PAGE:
Reaching for a banana for a healthy snack always seems like such a good idea — until you start peeling it and remember that those annoying little strings exist.
You know the ones: Those pale, dry strings that run the length of the banana and always seem to break in half when you try to remove them?
Well, as it turns out, they have a name — “phloem bundles” — and a purpose, reports Huffington Post.
The name refers to the tissue type, aka phloem, which act as the plant’s vascular system, delivering nutrients up and down the fruit.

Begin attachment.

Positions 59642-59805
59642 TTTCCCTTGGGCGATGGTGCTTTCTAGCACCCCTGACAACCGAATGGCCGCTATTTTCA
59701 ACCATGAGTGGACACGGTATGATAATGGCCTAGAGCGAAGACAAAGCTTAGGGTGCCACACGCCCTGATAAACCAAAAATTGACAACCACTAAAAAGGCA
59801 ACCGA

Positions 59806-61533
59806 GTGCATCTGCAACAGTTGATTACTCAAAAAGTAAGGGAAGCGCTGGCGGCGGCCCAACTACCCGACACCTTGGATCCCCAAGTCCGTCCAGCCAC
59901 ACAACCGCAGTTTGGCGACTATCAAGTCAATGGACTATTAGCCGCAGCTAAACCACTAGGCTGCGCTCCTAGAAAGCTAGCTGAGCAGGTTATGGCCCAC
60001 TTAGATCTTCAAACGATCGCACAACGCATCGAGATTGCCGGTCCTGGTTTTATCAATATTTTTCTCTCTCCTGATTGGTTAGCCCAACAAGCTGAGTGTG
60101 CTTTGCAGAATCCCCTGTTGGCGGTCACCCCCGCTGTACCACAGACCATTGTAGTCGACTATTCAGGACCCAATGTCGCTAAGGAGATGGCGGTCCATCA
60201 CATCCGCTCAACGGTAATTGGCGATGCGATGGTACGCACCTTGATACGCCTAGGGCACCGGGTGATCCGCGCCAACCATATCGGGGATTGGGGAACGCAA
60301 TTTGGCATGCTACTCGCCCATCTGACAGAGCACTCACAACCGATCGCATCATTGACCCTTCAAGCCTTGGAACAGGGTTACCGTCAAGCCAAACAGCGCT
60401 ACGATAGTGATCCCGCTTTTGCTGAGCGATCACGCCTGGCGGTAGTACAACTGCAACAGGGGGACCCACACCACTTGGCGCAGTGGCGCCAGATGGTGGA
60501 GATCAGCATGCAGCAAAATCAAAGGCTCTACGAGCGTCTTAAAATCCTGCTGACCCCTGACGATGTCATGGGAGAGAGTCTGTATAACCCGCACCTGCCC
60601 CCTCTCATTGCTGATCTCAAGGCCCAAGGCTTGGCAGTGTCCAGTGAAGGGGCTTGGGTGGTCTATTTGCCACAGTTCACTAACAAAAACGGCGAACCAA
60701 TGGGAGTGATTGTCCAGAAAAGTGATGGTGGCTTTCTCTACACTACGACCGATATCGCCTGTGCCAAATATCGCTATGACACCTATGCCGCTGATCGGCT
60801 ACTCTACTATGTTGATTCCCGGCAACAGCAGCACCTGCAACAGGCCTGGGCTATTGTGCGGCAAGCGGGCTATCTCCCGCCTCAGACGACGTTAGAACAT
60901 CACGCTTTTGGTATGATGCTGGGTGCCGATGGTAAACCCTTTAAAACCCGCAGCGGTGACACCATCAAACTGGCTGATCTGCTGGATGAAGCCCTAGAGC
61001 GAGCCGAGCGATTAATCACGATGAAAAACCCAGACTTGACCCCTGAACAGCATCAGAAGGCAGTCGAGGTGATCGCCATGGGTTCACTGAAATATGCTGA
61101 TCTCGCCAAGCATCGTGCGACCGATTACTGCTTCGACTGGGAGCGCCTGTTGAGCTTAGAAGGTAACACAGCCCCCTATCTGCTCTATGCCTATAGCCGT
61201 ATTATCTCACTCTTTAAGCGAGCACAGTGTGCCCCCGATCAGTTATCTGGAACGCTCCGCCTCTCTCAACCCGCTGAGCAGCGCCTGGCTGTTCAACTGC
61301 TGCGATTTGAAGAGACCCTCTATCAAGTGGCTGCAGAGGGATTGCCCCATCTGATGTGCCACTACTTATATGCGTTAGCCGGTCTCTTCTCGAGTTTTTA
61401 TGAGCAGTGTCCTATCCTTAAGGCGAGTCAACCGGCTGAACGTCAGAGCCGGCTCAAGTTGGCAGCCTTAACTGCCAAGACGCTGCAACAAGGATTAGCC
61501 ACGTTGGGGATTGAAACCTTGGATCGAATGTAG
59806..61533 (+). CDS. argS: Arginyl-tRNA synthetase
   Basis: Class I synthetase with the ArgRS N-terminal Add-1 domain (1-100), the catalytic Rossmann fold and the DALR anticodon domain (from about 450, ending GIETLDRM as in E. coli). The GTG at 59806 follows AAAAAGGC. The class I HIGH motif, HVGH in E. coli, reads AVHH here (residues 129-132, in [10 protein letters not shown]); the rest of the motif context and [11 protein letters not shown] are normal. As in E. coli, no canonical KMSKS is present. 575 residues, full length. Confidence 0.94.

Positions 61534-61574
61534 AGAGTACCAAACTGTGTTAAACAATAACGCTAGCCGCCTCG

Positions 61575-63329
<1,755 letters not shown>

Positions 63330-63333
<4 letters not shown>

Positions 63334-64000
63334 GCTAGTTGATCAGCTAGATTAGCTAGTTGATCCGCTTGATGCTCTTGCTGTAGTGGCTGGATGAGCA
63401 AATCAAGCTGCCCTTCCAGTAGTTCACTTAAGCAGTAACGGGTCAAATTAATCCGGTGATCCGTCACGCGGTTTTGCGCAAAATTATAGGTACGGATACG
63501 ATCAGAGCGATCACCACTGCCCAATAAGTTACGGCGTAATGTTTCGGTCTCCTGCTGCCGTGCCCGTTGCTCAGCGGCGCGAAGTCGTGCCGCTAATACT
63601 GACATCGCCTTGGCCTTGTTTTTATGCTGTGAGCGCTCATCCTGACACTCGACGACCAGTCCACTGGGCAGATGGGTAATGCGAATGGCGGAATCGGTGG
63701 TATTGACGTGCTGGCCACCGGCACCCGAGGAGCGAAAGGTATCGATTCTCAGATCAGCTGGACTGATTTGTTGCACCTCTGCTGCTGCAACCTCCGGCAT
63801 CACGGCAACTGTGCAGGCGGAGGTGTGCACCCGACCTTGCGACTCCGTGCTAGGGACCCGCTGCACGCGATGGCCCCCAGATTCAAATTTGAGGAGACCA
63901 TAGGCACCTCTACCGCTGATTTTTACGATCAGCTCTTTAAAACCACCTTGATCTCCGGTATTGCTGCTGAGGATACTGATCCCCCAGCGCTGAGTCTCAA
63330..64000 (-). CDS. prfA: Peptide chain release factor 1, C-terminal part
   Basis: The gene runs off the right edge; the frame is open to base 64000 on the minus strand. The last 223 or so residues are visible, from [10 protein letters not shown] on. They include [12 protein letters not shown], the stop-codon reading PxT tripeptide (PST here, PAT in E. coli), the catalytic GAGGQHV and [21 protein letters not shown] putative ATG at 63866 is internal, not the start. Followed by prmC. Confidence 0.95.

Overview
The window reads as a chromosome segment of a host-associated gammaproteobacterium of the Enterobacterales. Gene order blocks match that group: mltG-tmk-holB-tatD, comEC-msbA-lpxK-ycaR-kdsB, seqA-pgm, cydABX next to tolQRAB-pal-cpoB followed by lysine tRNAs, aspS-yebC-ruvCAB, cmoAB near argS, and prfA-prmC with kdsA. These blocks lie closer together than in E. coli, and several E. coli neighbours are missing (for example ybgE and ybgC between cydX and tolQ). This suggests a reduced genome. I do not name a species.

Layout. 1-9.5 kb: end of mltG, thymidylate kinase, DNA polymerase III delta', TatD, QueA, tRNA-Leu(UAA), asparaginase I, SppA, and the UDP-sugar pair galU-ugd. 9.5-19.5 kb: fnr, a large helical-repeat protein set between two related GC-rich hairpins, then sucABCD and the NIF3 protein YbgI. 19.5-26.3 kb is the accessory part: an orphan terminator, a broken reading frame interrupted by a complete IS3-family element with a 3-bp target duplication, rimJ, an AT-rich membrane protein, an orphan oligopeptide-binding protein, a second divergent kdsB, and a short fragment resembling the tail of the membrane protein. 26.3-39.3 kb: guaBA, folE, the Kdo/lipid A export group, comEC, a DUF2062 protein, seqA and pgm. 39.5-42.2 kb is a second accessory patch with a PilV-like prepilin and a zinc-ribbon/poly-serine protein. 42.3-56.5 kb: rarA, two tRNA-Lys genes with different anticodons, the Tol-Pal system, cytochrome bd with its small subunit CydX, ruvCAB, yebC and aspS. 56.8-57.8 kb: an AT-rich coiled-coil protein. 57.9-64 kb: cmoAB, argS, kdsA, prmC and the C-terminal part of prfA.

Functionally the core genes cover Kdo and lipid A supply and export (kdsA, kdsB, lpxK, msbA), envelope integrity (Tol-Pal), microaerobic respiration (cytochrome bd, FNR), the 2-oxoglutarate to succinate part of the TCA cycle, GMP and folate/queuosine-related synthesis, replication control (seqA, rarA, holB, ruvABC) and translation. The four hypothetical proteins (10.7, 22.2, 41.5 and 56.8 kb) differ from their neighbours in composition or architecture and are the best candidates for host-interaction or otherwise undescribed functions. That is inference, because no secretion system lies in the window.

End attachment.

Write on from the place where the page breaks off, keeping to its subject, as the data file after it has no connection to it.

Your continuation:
Even the “unattractive name curiously recalls the unpleasant feeling that some experience when encountering a string,” Lorna Piatti-Farnell writes in Bananas: A Global History.
And while, yes, it is theoretically possible to engineer a banana without the strings, that doesn’t seem like a great idea, considering they’re what help make it more nutritious and all. Plus, it’s probably more important for researchers to focus instead on breeding bananas that can resist diseases that threaten their extinction.
Read more about these phloem bundles and learn some surprising uses for bananas on TODAY.